It starts with people who spend a lot of time following people on Twitter sometimes forgetting that Twitter isn’t the reality. It might be a giant bubble, but it’s a bubble nonetheless.
Case in point: Ben Smith, who wrote a column on the media for the. writes New York Times, one of the most influential newspapers in the world. Yet, he explained it recently:
âI live on Twitter most of the time, which is where the old news was yesterday, and everyone assumes you know the context.
Maybe you’re like me because this concept of basically living on social media seems alien.
But imagine if you had hundreds of thousands of Twitter followers, maybe millions, and adding many more every month. Also, imagine if you were so excited about Twitter that you tweet all the time despite doing a lot of other things, such as: B. as CEO of several companies at the same time.
In other words, imagine being someone like Musk: a man with 60 million followers and more than 15,000 tweets currently published – someone who can anchor crypto, move markets, and sometimes cause major headaches, all from his smartphone in 140 characters or less.
He can also count on quick, positive responses from tens of thousands of people to his most casual thoughts – all of which are publicly visible to the world.
This context caught my attention when two things happened recently:
- First, Musk made a very big, very momentous product announcement.
- Second, a research company called Piplsay then asked 30,600 Americans how they felt about him and offered a rare glimpse at how people who may not even have Twitter accounts felt about Musk and his big ideas.
Our story began on Tesla’s AI Day when Musk revealed that Tesla was working on a humanoid Tesla robot. At six feet tall and weighing maybe 125 pounds, these robots would be “semi-sensitive,” with screens for faces, Musk said.
Also: “naturally friendly” and designed to go to the supermarket on behalf of their owners, for example.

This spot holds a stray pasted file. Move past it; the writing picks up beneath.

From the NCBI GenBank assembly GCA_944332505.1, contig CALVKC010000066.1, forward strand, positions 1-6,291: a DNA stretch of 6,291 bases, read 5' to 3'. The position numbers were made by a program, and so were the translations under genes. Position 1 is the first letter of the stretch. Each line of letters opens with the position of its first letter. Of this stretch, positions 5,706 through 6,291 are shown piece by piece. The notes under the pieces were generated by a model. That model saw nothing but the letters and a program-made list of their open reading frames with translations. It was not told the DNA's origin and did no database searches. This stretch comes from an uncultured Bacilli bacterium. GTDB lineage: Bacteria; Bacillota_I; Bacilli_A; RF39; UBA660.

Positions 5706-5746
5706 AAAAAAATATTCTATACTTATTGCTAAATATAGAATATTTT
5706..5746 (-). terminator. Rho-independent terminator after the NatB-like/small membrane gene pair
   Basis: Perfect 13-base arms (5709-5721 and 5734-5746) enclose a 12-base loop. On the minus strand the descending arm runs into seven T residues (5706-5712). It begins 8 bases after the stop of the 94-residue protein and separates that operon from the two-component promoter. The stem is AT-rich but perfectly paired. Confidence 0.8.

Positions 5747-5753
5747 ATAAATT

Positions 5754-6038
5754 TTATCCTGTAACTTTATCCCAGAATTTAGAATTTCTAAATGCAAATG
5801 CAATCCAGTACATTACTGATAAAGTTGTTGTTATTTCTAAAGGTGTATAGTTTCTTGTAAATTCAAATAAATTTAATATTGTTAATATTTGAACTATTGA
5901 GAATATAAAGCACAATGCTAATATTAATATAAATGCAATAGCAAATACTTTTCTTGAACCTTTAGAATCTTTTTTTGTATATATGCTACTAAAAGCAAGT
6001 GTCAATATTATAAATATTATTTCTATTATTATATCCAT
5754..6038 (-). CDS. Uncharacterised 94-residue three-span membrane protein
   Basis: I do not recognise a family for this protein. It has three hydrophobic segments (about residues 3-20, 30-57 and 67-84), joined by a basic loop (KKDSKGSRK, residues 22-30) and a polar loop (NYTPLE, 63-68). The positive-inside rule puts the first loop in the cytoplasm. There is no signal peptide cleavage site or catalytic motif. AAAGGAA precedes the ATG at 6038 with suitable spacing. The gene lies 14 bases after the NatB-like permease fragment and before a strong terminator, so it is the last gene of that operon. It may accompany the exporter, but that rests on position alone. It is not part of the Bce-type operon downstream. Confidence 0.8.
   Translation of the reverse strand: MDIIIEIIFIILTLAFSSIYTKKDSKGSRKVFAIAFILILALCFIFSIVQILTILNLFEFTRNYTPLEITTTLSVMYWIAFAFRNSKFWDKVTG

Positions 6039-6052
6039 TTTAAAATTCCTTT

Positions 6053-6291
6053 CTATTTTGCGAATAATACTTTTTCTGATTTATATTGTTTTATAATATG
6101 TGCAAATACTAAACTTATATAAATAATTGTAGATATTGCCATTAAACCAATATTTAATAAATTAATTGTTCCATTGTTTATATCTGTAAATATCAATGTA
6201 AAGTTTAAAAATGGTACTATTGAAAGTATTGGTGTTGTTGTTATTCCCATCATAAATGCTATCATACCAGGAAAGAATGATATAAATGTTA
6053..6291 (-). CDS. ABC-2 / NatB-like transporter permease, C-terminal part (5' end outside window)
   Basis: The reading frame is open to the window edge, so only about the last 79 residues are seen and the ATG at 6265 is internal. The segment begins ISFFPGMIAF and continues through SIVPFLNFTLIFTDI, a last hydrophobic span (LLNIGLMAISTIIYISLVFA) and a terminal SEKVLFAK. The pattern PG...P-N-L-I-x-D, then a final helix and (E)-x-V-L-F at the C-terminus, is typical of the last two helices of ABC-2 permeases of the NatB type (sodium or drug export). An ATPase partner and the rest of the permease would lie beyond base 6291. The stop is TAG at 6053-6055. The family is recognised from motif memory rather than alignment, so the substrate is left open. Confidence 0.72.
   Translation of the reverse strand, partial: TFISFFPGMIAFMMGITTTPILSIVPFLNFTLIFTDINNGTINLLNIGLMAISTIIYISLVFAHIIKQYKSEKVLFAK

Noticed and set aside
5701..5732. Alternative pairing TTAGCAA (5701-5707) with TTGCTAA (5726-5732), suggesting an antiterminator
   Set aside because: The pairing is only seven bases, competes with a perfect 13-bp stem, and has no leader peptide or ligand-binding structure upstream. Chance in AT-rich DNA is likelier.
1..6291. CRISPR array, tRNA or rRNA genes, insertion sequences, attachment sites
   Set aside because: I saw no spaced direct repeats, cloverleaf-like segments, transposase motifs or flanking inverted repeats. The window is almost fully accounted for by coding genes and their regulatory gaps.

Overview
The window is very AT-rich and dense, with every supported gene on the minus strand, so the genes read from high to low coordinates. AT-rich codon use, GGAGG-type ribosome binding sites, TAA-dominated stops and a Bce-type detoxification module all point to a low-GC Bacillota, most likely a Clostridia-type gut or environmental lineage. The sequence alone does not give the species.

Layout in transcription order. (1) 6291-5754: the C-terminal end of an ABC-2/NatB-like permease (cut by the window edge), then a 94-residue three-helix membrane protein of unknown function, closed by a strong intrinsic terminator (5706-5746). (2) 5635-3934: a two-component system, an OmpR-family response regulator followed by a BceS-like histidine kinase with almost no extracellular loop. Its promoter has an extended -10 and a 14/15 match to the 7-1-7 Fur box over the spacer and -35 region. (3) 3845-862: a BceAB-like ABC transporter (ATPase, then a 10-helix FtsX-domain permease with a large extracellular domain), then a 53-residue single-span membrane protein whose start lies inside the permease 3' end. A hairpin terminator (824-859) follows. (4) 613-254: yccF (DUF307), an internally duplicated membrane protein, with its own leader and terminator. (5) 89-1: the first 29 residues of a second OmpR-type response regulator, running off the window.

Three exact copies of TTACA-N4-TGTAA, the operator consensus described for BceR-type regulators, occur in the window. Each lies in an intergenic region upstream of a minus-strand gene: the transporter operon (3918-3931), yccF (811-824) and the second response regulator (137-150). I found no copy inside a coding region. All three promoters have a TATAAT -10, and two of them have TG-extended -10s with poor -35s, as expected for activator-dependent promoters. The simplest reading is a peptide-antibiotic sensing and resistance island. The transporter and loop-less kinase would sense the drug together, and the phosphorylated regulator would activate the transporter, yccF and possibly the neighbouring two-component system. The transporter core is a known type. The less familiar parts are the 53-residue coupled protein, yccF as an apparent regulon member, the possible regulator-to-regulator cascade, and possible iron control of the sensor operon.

Musk seemed excited about the idea. He apparently envisions this as a natural result of Tesla’s self-driving ambitions. He also predicted that Tesla will have a prototype in about a year.
Now, while covering it at the same time, I was thinking about what it would really do to society to unleash 1.5-foot-8 semi-sentient, humanoid robots among us. I also wondered to what extent it had occurred to Musk that not everyone could see this as progress.
Given that Tesla’s leadership team is 83 percent male, for example, I wondered if a team like Musk’s wasn’t that Robots as big as MMA champion Connor McGregor would be significantly taller than the average American.
That’s why when I heard about this survey, I asked People behind to share crosstabs showing answers from men and women. Actually, Reactions indeed broke heavily between the gender lines.
- First, many more men than women had heard of Musk’s robot plan: 58 percent of men said they knew it before the survey, compared with just 37 percent of women. (Noteworthy: a separate study says 62 percent of Twitter users are men.)
- Next, women were significantly less reassured than men by Musk’s promise that the robots would be designed so that humans could overtake or “most likely” overpower them: 35 percent of women said they felt “comforted” by Musk’s words , compared with 48 percent of men.
- Finally, in perhaps the most far-reaching answer, as more than half of the men (53 percent) believed Musk would actually be able to do it, as it covers not only the robot idea itself, but Musk’s reputation as a business leader by next year building a working prototype, compared to just 37 percent of women.
The only place where men and women are more or less the same? About 52 percent of women and 57 percent of men answered âYesâ to the question: âDo you think so? [Musk’s proposed robots] will bring the dreaded conflict between robots and humans closer? “
Well, I don’t know if Musk and Tesla will really have a prototype of this humanoid robot within a year. Even if they come up with something, I wouldn’t be surprised that it doesn’t look like what Musk described that day in August.
I also suspect that if Tesla suddenly started unleashing these things on the world, cities, towns, states, and national governments would be working at breakneck speed to regulate them.
But I think the survey data is striking and suggests a great lesson here. It applies whether you’re following a billionaire entrepreneur like Musk or you’re writing in a place like this New York Times Wasting habits or running a business in almost any industry and asking the same people for advice and confirmation over and over again.
Beware of the danger. No matter how far your horizon seems, no matter how big your bubble, there is always a bigger world out there waiting to challenge your perceptions.
Don’t forget the free e-book: Elon Musk has very big plans.